People v. Rhinehart

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[Crim. No. 3154. First Dist., Div. One. Dec. 5, 1955.]

THE PEOPLE, Respondent v. GEORGE RHINEHART, JR., Appellant.

COUNSEL

William John Scammon for Appellant.

Edmund G. Brown, Attorney General, Clarence A. Linn, Assistant Attorney General, and John S. McInerny, Deputy Attorney General, for Respondent.

OPINION

PETERS, P. J.

Defendant was charged with having participated on April 4, 1955, in the theft of a Ford sedan belonging to Pearl Brent in violation of section 503 of the Vehicle Code. He waived a jury trial, and stipulated that the case could be tried upon the record of the preliminary hearing, plus his testimony given in the superior court. The trial court determined that, beyond a reasonable doubt, even if defendant was not the sole participant in the theft, he participated and knowingly assisted in the theft, and that this violated the code section. From the judgment of conviction based on this holding, and from the order denying his motion for a new trial, defendant appeals.

The code section involved is section 503 of the Vehicle Code. So far as pertinent here, the section reads: "Any person who drives or takes a vehicle not his own, without the consent of the owner thereof, and with intent to either permanently or temporarily deprive the owner thereof of his title to or possession of such vehicle, whether with or without intent to steal the same, or any person who is a party or accessory to or an accomplice in any such driving or unauthorized taking or stealing is guilty of a felony. ..."

Tested by the rules applicable to appeals in criminal cases the evidence, and the reasonable inferences therefrom, sustain the conviction.

Miss Brent owned the Ford sedan, license number 5B43966, that was stolen. At about 8:30 p. m. on April 4, 1955, she [137 Cal. App. 2d 499] parked it in front of a residence in San Mateo, and when she returned to where she had parked the car at about 10 p. m. it was gone. She had given no one, in general, permission to use the car, and, in particular, had not given defendant such permission. She did not know the defendant.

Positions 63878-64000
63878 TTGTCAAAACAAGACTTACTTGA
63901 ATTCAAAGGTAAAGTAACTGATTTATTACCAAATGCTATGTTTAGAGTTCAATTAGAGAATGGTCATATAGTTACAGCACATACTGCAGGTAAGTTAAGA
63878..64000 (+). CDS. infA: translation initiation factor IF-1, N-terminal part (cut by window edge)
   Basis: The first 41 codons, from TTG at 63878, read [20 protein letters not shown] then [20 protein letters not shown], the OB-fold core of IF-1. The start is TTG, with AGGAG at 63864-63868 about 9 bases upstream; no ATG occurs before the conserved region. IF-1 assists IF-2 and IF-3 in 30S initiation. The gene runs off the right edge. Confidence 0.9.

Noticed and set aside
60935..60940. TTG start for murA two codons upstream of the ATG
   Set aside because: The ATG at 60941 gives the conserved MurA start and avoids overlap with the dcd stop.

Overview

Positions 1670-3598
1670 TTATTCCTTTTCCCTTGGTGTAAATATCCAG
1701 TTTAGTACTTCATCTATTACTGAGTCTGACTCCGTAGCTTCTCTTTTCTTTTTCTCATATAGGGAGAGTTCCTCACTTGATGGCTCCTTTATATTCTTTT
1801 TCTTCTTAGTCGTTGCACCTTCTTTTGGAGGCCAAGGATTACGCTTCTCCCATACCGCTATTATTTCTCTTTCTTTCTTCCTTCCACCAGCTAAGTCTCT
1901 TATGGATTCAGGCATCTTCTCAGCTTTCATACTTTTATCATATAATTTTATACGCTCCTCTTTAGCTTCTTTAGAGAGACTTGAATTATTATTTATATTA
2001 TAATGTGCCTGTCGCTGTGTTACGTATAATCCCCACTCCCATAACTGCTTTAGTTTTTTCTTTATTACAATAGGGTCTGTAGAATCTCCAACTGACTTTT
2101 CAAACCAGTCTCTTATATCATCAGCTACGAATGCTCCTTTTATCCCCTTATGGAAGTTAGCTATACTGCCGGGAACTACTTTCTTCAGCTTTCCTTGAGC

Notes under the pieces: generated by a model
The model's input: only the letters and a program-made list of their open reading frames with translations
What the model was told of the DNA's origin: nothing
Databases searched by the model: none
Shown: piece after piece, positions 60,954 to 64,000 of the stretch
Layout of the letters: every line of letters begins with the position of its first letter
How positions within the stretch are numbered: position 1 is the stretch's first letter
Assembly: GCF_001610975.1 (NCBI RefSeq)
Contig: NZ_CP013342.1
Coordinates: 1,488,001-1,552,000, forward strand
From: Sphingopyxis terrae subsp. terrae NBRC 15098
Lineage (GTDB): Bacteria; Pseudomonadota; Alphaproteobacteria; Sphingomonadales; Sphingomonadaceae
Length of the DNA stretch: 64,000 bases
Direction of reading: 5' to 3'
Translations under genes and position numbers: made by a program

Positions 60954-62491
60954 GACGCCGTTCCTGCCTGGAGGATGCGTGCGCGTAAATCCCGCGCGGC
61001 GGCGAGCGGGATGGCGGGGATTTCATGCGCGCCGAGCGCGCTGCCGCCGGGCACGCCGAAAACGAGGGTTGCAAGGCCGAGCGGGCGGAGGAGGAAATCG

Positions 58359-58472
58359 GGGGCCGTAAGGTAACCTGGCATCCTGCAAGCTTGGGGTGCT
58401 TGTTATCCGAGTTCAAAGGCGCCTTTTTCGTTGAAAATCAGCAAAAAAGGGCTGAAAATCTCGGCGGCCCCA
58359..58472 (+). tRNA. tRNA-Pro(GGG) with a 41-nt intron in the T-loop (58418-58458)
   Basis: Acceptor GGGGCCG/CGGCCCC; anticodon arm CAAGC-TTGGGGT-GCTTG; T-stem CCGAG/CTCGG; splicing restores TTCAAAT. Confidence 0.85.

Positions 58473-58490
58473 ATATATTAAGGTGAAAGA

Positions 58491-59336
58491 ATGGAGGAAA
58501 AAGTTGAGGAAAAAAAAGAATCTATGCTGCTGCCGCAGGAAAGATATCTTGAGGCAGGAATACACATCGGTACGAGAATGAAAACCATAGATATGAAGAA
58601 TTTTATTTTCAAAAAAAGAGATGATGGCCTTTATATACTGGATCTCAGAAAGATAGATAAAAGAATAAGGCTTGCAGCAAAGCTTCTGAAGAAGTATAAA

On April 5, 1955, at about 9:30 p. m., Officer Ellison of the San Francisco Police Department, saw the Ford, under suspicious circumstances, in San Francisco. It was parked on a deserted street, and on the rear seat of the car were two wheels and tires and other accessories from a Chevrolet. The officer knew that a short time before, about six blocks away, a Chevrolet had been found that had been completely stripped. The officer also noted that there was a metal coil attached to the ignition that served to short out the ignition. The Ford bore the license plate 3G948. The officer left to call a tow car and returned to the scene about 10 p. m. He testified that as he approached the Ford he saw defendant sitting in it and the starter was turning the motor over, but the engine was not running. There was no key in the ignition. The defendant was bleeding from several cuts on his head, but he did not appear intoxicated. Under questioning by the officer, the defendant stated that the car belonged to a friend named "Frank," and that "Frank" had told him to fill the Ford with gas and drive it "up the Navy Road." The officer took the defendant to "Frank's" supposed address "and no one was living there by that name. We questioned neighbors and they said no one lived there by the name of 'Frank.' "